Software and Computer Engineering

What Does It Take To Not Rely On Cloud Services?

In the last two decades, we've grown accustomed to have our stuff on other people's computers. The “Cloud”, after all, is just other people's machines, constantly connected to the Internet, for which other people pay for the power and maintenance costs.

I'm not advocating for cutting oneself out of every third-party service. After all, we are all benefit a lot by letting other people store our money in their own buildings and tech infrastructure -- banks. The modern concept of banks date back a few centuries and that has mostly worked out well for society in general.

Still, let me go through the exercise of what would it take to cut oneself out of relying on Cloud services and running their own infrastructure in-house.


I think the first stop is in email communications. While you could run an email server out of your home IP address, but it is unlikely anyone would receive your emails.

Due to spam, most large email services rely on the reputation of each others, and small newcomers are not worth the trouble (as the disproportionate majority will just send spam anyway).

Well, for outgoing email, you are toast. You will have to rely on some service that is trusted in the email exchange network. Be it a free option, such as Gmail or Outlook, or some paid option, such as Fastmail.

For incoming mail, things are better. You will have to rely on a good spam filter (as email, by default, does not have spam countermeasures), but you should be able to receive it at your home.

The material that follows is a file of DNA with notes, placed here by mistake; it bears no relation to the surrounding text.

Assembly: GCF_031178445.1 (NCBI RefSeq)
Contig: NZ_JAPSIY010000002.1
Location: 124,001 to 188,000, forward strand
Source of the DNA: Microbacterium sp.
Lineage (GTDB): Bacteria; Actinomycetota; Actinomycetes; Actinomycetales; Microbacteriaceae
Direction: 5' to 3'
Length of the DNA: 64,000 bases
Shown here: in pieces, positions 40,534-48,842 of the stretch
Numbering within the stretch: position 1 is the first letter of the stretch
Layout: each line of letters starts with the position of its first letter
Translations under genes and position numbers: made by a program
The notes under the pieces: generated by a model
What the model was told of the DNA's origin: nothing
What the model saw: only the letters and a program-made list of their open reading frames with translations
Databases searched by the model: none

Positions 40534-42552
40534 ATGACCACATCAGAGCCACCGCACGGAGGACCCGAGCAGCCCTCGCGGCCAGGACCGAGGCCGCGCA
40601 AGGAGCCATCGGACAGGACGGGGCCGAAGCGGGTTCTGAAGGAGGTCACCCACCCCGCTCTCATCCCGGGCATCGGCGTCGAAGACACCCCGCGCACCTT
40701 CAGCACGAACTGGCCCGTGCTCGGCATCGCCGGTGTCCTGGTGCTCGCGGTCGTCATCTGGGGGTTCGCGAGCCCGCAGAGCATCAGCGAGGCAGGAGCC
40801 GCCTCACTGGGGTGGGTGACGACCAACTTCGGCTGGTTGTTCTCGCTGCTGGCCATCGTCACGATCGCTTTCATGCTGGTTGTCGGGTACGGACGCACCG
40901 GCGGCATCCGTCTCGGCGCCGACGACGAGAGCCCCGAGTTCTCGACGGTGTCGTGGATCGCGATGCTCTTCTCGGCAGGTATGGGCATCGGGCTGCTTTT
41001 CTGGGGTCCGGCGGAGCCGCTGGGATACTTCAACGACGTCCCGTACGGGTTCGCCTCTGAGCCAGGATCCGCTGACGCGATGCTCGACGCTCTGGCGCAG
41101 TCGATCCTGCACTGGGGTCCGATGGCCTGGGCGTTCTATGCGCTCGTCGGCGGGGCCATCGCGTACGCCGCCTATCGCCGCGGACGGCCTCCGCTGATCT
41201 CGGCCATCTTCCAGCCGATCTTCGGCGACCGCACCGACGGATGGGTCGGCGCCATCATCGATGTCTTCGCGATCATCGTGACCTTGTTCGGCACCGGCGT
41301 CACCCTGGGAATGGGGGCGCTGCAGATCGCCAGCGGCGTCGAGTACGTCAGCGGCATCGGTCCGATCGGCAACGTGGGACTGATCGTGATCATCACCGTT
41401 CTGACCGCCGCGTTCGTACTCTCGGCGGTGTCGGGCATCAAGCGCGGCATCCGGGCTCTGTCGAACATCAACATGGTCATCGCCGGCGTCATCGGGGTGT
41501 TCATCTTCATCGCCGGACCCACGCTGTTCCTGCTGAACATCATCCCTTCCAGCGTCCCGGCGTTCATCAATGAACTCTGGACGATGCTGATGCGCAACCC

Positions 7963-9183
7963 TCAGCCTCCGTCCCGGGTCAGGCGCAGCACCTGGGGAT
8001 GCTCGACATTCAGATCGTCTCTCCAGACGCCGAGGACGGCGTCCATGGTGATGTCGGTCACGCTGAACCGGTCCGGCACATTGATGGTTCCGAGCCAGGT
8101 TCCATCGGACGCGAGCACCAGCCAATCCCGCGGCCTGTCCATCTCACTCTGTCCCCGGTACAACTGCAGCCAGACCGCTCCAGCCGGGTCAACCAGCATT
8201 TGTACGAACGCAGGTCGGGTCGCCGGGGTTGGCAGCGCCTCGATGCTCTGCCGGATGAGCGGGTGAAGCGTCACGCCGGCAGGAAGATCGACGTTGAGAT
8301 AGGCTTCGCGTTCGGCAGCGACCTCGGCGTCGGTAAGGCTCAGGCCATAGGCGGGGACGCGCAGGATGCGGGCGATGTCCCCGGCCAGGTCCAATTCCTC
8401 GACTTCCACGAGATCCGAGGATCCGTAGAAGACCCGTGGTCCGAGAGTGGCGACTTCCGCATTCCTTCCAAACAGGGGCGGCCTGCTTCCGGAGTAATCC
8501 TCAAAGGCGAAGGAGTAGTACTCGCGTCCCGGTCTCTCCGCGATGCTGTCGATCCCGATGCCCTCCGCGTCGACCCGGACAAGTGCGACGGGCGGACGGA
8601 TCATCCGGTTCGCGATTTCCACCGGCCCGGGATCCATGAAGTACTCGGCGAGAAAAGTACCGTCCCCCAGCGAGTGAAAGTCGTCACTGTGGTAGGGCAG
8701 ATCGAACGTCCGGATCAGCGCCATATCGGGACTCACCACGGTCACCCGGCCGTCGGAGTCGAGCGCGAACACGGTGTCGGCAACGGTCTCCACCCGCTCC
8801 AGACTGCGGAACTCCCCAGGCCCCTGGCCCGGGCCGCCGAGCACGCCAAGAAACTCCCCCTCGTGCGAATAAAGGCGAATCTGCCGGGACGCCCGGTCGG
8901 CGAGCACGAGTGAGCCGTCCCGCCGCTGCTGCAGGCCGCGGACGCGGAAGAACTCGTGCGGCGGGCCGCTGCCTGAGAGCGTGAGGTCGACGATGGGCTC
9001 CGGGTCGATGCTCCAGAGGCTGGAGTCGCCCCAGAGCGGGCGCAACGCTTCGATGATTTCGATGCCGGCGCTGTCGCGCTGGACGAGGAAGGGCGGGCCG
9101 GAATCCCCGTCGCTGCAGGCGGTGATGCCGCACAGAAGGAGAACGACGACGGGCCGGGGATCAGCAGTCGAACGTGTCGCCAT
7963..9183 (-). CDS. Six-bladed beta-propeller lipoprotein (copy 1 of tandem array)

So what happens when your internet is down or there is a power outage in your region? You wouldn't receive your mail for that span of time and hopefully senders will retry sending again at a later time. You internet connection is consumer-grade, so outages are expected to a degree. Bummer.

Now, the next best thing, is to have a self-hosted email server on a cheap virtual machine -- granted, that will be still other people's computer --, have that receive your email 24/7, then you sync and siphon out your mail to your home computer at regular intervals.

Still only works for incoming mail, though, and sounds like a terrible amount of work compared to just setting up a free email account on either Gmail or Outlook.

Digital Files

Now for something that is more sensible to tackle: hosting your own digital files on your own physical hardware.

To be super clear, that would be in regards to your photos, documents, videos, any digital media that you deem important storing and keeping accessible in the future.

That requires a few large-capacity hard drives and a dedicated computer on the network to make that files accessible: a NAS, or Network Attached Storage.

As to make this redundant and reliable on hardware failure (which is something that Cloud does take care of, transparently), one would have to both: 1) set up a RAID array, such that one hard drive does not lead to data loss; and 2) set up some backup strategy, which is copying over the data somewhere else in regular intervals.

Online Messaging

Well, other than email, there is no popular online messaging strategy that lends itself well to self-hosting or “federation”. Maybe you could self-host your family's or neighborhood's messaging group? Most likely hard to justify the maintenance and the implied tech support.

Other Ideas for Self-hosting